Never Forget A Friend’s Birthday with Python, Flask and Twilio

Python birthday reminders

Have you ever forgotten a friend’s birthday? It happens to the best of us. After the frustration of checking Facebook every day for birthdays, I wanted a better push notification system with better filters.

I wrote an article, Building a Simple Birthday App with Flask-SQLAlchemy, showing a way to export your Facebook birthday calendar to an .ics file and import it into a DB with Flask and Flask-SQLAlchemy.

After talking to Twilio at PyCon we thought it would be cool to extend this app by adding SMS notifications and a possibility to send birthday messages via SMS, so I signed up for a Twilio account and got coding.  

In this post we will build a simple birthday app with Python, Flask and Twilio’s Programmable SMS service API so you never miss a birthday again: 

app-printscreen
The complete code for this project on Github

Setup instructions

Start by cloning the Git repository:

Next, make a virtual environment and install the dependencies:

Create a Twilio account, get a phone number and API key (sid) and token.

Copy the settings template in place:

Update the env.conf environment variables file with the correct settings:

  • flask – secret = set this to a hard to guess string (Flask docs)
  • twilio_api – sid token = obtained in step 3
  • phones – twilio = obtained in step 3
  • phones – admin = your (verified) mobile phone number, where you want to receive notification messages
  • login – user password = your login credentials for the Flask app
  • server – url = unchanged if running locally, update to base URL if deployed elsewhere

NOTE: make sure you use E.164 number formatting for phone numbers (e.g. +34666555444, +442071838750). See Twilio’s support article: Formatting International Phone Numbers.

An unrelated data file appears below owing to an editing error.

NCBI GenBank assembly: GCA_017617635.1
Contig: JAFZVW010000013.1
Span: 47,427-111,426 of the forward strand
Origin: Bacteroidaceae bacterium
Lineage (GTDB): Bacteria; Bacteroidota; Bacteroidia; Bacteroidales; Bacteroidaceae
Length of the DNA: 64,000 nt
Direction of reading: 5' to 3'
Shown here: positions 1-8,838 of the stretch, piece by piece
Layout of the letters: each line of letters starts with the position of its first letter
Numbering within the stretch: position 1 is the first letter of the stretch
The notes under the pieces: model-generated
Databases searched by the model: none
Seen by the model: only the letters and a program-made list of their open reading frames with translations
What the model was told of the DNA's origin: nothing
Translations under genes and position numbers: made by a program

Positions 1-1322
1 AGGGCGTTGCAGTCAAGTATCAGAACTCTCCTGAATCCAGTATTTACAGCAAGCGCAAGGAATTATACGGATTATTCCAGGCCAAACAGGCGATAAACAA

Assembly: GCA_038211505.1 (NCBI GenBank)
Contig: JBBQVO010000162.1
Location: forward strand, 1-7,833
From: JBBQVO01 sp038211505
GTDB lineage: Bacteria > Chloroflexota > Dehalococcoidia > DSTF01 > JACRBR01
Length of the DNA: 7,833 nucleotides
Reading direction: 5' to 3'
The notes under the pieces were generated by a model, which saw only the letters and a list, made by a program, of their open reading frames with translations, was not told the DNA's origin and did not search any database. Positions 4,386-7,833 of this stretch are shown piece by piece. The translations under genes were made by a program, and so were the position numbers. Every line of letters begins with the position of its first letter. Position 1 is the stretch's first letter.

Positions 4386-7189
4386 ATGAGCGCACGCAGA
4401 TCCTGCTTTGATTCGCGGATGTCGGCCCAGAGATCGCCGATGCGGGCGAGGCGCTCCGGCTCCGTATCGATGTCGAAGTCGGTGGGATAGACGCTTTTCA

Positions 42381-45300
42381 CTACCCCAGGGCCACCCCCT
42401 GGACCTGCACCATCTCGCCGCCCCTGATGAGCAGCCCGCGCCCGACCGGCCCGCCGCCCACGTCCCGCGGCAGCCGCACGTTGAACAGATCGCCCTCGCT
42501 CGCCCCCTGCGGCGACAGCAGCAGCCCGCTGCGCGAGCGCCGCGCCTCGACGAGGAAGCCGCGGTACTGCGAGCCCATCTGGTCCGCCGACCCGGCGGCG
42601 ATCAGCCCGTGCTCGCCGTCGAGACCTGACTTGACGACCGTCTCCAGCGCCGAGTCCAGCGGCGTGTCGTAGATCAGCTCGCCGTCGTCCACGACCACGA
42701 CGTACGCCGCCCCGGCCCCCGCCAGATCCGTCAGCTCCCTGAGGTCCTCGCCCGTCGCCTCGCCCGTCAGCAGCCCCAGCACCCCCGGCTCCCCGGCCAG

The app uses configparser to load these settings in. 

Import your FB birthday calendar into the local SQLite database:

  • Export your birthday calendar from Facebook and save it as cal.ics in the app’s top level directory.
  • Run model.py to import the birthdays into the DB. Here I am using the -t option to strip out real names using Faker. For real use drop the -t:

import_birthdays.gif

How to run it

Make sure you have your virtualenv enabled. This app has two parts: a Flask front-end and a daily cron script on the backend.

The front-end is a Flask app which you can invoke with: python app.py.
At this point go to 127.0.0.1:5000 and you can see your friend’s birthdays. As we’ll see in a bit you need to add a phone number for each friend you want to receive a notification for.  

The notifier is a daily cron script that checks for active birthdays with a phone number set. It sends SMS notifications to the admin phone you configured in your settings. This needs to run in the background so use a tool like nohup:

How the Flask App Works

All Flask app code is in app.py. As you probably want to host this in the cloud, authentication is there from the start.

This is done by adding the login_required decorator to all private routes. When you go to the app you first have to login. I am using ngrok here to test the local app:

nfbd-login.png
Once logged in, you can see your imported friends and their birthdays. Some simple CSS emphasizes today’s birthday(s):

nfbd-current-bday.png

You can navigate friends by tabs and via the search box:

nfbd-navigate.png